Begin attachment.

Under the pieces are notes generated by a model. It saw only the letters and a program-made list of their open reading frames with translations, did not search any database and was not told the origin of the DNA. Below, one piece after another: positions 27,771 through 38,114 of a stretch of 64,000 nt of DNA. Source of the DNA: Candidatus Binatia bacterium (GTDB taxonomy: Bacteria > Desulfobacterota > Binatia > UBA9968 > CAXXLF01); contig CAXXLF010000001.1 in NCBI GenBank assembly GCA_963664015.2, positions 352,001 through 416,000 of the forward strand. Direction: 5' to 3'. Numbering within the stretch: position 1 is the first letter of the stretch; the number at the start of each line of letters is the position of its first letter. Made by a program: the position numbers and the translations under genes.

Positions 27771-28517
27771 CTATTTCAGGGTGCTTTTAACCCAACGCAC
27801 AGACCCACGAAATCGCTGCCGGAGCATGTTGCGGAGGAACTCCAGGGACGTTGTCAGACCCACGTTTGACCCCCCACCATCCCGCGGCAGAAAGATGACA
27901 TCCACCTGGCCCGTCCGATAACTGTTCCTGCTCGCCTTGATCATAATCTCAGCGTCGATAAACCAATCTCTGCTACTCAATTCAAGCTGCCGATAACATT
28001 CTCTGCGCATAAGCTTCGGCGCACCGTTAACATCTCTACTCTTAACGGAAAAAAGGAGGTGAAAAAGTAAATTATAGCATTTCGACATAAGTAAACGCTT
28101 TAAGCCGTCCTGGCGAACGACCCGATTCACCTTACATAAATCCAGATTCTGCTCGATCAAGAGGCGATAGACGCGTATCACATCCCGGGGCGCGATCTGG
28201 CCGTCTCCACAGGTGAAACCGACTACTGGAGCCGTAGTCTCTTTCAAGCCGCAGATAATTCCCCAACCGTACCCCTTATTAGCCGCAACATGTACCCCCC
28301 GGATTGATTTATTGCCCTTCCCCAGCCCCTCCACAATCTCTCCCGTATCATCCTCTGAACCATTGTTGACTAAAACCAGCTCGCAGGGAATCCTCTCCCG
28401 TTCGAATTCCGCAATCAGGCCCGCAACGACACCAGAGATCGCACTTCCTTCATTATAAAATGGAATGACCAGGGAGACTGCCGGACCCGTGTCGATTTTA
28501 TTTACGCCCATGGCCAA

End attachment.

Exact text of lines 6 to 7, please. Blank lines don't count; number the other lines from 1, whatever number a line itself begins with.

28001 CTCTGCGCATAAGCTTCGGCGCACCGTTAACATCTCTACTCTTAACGGAAAAAAGGAGGTGAAAAAGTAAATTATAGCATTTCGACATAAGTAAACGCTT
28101 TAAGCCGTCCTGGCGAACGACCCGATTCACCTTACATAAATCCAGATTCTGCTCGATCAAGAGGCGATAGACGCGTATCACATCCCGGGGCGCGATCTGG